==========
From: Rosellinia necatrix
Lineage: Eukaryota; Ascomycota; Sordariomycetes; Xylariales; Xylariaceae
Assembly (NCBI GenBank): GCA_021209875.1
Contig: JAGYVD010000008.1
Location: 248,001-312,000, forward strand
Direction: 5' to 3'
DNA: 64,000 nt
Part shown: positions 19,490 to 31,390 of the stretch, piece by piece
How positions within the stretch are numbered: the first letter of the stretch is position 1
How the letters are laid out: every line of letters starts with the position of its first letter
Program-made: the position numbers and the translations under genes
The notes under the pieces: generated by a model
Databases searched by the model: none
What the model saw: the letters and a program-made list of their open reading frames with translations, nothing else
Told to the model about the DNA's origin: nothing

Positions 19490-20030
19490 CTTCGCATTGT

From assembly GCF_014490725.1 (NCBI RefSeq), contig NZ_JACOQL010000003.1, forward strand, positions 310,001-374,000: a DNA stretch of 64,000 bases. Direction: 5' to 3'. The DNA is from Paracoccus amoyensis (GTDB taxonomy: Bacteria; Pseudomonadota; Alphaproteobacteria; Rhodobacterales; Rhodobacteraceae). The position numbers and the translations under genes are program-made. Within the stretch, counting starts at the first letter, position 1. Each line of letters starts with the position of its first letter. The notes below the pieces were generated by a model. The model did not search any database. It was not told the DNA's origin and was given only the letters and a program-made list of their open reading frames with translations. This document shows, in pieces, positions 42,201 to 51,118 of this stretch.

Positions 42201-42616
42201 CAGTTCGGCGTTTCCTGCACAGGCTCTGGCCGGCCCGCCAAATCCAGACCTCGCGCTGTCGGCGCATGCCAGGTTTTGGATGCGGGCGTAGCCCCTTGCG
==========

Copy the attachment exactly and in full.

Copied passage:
From: Rosellinia necatrix
Lineage: Eukaryota; Ascomycota; Sordariomycetes; Xylariales; Xylariaceae
Assembly (NCBI GenBank): GCA_021209875.1
Contig: JAGYVD010000008.1
Location: 248,001-312,000, forward strand
Direction: 5' to 3'
DNA: 64,000 nt
Part shown: positions 19,490 to 31,390 of the stretch, piece by piece
How positions within the stretch are numbered: the first letter of the stretch is position 1
How the letters are laid out: every line of letters starts with the position of its first letter
Program-made: the position numbers and the translations under genes
The notes under the pieces: generated by a model
Databases searched by the model: none
What the model saw: the letters and a program-made list of their open reading frames with translations, nothing else
Told to the model about the DNA's origin: nothing

Positions 19490-20030
19490 CTTCGCATTGT

From assembly GCF_014490725.1 (NCBI RefSeq), contig NZ_JACOQL010000003.1, forward strand, positions 310,001-374,000: a DNA stretch of 64,000 bases. Direction: 5' to 3'. The DNA is from Paracoccus amoyensis (GTDB taxonomy: Bacteria; Pseudomonadota; Alphaproteobacteria; Rhodobacterales; Rhodobacteraceae). The position numbers and the translations under genes are program-made. Within the stretch, counting starts at the first letter, position 1. Each line of letters starts with the position of its first letter. The notes below the pieces were generated by a model. The model did not search any database. It was not told the DNA's origin and was given only the letters and a program-made list of their open reading frames with translations. This document shows, in pieces, positions 42,201 to 51,118 of this stretch.

Positions 42201-42616
42201 CAGTTCGGCGTTTCCTGCACAGGCTCTGGCCGGCCCGCCAAATCCAGACCTCGCGCTGTCGGCGCATGCCAGGTTTTGGATGCGGGCGTAGCCCCTTGCG